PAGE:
Remembering John Ashbery, acclaimed writer who pulled poetry ‘from the air’


JOHN YANG: Finally tonight, we take some time
to remember a great writer and a noted musician. First, John Ashbery, considered one of the
country’s most important and influential poets. He died yesterday in Hudson, New York. He won the Pulitzer Prize and the National
Book Award, among many other accolades. Jeffrey Brown profiled him back in 2007. Here’s an excerpt. JEFFREY BROWN: For much of his life, John
Ashbery has been a walker in the city. JOHN ASHBERY, Poet: I used to have a little
recording device I took around with me, so I could record those and other things that
occurred to me while I was walking. JEFFREY BROWN: The words, phrases and sounds
he collected often ended up in his poetry, a body of work that has led him to be considered
one of the nation’s most important writers of the last half-century. Ashbery was born in Rochester, New York, in
1927. As a young man, he and friends like Frank
O’Hara and Kenneth Koch formed what came to be called the New York School of Poetry. His first book of poems, “Some Trees,” was
published in 1956. In 1975, “Self-Portrait in a Convex Mirror”
cemented his reputation and earned Ashbery a triple crown, the Pulitzer Prize, National
Book Award, and the National Book Critics’ Circle Award. Now, at age 80, he’s just garnered a rather
different and unusual honor, being named as MTV’s first poet laureate. In all, he’s published more than 30 volumes
of poetry, criticism and essays, including, in recent months, a new book of verse, “A
Worldly Country,” and a collection of selected later poems called “Notes from the Air,” which
includes the poem “This Room.” JOHN ASHBERY: “The room I entered was a dream
of this room. Surely all those feet on the sofa were mine. The oval portrait of a dog was me at an early
age. Something shimmers. Something is hushed up. We had macaroni for lunch every day, except
Sunday, when a small quail was induced to be served to us. Why do I tell you these things? You are not even here.. JEFFREY BROWN: I talked with John Ashbery
recently at his New York apartment. “Notes From the Air,” now, is that a good
description of where words or phrases come from, from the air, in a sense? JOHN ASHBERY: Yes, I would say that it is. Poetry comes to me out of thin air or out
of my unconscious mind. It’s sort of the way dreams come to us and
the way that we get knowledge from them, through television, old movies, which I watch a lot
of. Lines of dialogue suddenly seem to be part
of a poem there. JEFFREY BROWN: Those “Notes From the Air”
that he turns into poems — yes, he still drafts his poetry on an old typewriter — have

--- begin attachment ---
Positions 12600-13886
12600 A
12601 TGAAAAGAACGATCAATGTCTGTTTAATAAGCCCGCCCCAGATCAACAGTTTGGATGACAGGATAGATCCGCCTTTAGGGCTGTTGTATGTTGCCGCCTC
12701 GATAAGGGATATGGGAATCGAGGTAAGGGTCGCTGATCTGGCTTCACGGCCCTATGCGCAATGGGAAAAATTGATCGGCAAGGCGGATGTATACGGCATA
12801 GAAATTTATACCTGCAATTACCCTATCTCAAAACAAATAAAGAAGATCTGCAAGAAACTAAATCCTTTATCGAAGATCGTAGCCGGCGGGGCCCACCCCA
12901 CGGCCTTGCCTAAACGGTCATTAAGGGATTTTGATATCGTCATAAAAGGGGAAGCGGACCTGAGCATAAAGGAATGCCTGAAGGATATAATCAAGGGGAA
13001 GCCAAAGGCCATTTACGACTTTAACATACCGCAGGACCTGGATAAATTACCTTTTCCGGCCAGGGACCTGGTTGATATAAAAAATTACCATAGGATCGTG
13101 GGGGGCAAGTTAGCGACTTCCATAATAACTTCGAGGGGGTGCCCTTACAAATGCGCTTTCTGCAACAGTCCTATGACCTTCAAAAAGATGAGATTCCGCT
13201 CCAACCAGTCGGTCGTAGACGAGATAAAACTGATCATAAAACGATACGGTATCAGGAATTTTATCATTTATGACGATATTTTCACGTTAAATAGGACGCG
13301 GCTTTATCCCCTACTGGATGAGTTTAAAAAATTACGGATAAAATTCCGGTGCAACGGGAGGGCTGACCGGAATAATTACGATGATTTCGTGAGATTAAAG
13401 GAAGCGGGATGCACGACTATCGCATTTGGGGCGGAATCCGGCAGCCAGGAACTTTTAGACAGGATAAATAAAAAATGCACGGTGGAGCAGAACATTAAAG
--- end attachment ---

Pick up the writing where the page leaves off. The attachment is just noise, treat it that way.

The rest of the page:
earned him a reputation for being hard to read. An Ashbery poem often has no clear narrative
and a bewildering, if humorous, wordplay. “We’ll party when the millennium gets closer,”
he writes in the poem “Tuesday Evening.” “Meanwhile, I wanted to mention your feet.” Is it sort of a conversation with yourself
going on? JOHN ASHBERY: Yes. Very often, not with — maybe not me with
myself, but of two personalities in my head who are arguing and sort of ignoring me at
the same time. JEFFREY BROWN: They’re arguing and ignoring
you? JOHN ASHBERY: I sometimes feel that that’s
what happens. JEFFREY BROWN: So you have this reputation
for being difficult. Does that bother you? JOHN ASHBERY: Well, it kind of does, because
I think that it precedes my poetry and may discourage people from picking it up and,
“Oh, he’s so difficult. I would have to read a book about him before
I could appreciate anything that he wrote.” JEFFREY BROWN: Does a poem have to be understood
in the way we normally think of understanding language? JOHN ASHBERY: Well, I never quite understood
about understanding. My ideas for poetry, in fact, tend to come
more from music than they do from poetry or literature. JEFFREY BROWN: What do you mean by that? JOHN ASHBERY: One listens to a piece of great
music, say, and feels deeply moved by it, and wants to put this feeling into words,
but it can’t be put into words. That’s what — the music has already supplied
the meaning, and words will just be superfluous after that. But it’s that kind of verbal meaning that
can’t be verbalized that I try to get at in poetry. JOHN YANG: John Ashbery was 90 years old.

Leave a Reply

Your email address will not be published. Required fields are marked *